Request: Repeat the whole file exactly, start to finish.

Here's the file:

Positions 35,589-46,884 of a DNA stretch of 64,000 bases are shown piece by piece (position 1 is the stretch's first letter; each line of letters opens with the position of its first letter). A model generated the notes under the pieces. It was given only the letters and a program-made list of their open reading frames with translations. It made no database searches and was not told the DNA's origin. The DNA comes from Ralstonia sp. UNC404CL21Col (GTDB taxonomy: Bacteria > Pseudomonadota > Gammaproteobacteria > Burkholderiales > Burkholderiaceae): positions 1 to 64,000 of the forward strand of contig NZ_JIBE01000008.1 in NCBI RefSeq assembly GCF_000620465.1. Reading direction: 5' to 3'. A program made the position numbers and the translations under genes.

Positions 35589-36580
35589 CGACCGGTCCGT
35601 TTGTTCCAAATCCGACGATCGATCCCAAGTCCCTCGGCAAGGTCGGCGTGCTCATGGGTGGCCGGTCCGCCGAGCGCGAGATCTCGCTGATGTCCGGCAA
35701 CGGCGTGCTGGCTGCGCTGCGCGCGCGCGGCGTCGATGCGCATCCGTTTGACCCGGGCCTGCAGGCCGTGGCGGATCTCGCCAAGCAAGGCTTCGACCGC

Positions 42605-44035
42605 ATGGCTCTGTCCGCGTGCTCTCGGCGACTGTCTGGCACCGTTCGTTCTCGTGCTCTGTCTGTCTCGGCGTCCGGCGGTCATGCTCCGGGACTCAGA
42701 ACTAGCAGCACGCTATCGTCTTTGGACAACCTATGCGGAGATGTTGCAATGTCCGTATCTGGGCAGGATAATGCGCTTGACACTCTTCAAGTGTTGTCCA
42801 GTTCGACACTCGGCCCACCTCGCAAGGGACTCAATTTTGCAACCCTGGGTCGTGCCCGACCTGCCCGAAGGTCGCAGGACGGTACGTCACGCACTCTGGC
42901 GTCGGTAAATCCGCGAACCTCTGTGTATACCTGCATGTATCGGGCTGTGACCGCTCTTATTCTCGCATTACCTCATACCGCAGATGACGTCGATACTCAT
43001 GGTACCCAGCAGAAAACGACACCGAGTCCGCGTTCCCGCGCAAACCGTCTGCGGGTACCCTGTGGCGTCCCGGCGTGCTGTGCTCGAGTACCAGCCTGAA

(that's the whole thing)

Positions 35,589-46,884 of a DNA stretch of 64,000 bases are shown piece by piece (position 1 is the stretch's first letter; each line of letters opens with the position of its first letter). A model generated the notes under the pieces. It was given only the letters and a program-made list of their open reading frames with translations. It made no database searches and was not told the DNA's origin. The DNA comes from Ralstonia sp. UNC404CL21Col (GTDB taxonomy: Bacteria > Pseudomonadota > Gammaproteobacteria > Burkholderiales > Burkholderiaceae): positions 1 to 64,000 of the forward strand of contig NZ_JIBE01000008.1 in NCBI RefSeq assembly GCF_000620465.1. Reading direction: 5' to 3'. A program made the position numbers and the translations under genes.

Positions 35589-36580
35589 CGACCGGTCCGT
35601 TTGTTCCAAATCCGACGATCGATCCCAAGTCCCTCGGCAAGGTCGGCGTGCTCATGGGTGGCCGGTCCGCCGAGCGCGAGATCTCGCTGATGTCCGGCAA
35701 CGGCGTGCTGGCTGCGCTGCGCGCGCGCGGCGTCGATGCGCATCCGTTTGACCCGGGCCTGCAGGCCGTGGCGGATCTCGCCAAGCAAGGCTTCGACCGC

Positions 42605-44035
42605 ATGGCTCTGTCCGCGTGCTCTCGGCGACTGTCTGGCACCGTTCGTTCTCGTGCTCTGTCTGTCTCGGCGTCCGGCGGTCATGCTCCGGGACTCAGA
42701 ACTAGCAGCACGCTATCGTCTTTGGACAACCTATGCGGAGATGTTGCAATGTCCGTATCTGGGCAGGATAATGCGCTTGACACTCTTCAAGTGTTGTCCA
42801 GTTCGACACTCGGCCCACCTCGCAAGGGACTCAATTTTGCAACCCTGGGTCGTGCCCGACCTGCCCGAAGGTCGCAGGACGGTACGTCACGCACTCTGGC
42901 GTCGGTAAATCCGCGAACCTCTGTGTATACCTGCATGTATCGGGCTGTGACCGCTCTTATTCTCGCATTACCTCATACCGCAGATGACGTCGATACTCAT
43001 GGTACCCAGCAGAAAACGACACCGAGTCCGCGTTCCCGCGCAAACCGTCTGCGGGTACCCTGTGGCGTCCCGGCGTGCTGTGCTCGAGTACCAGCCTGAA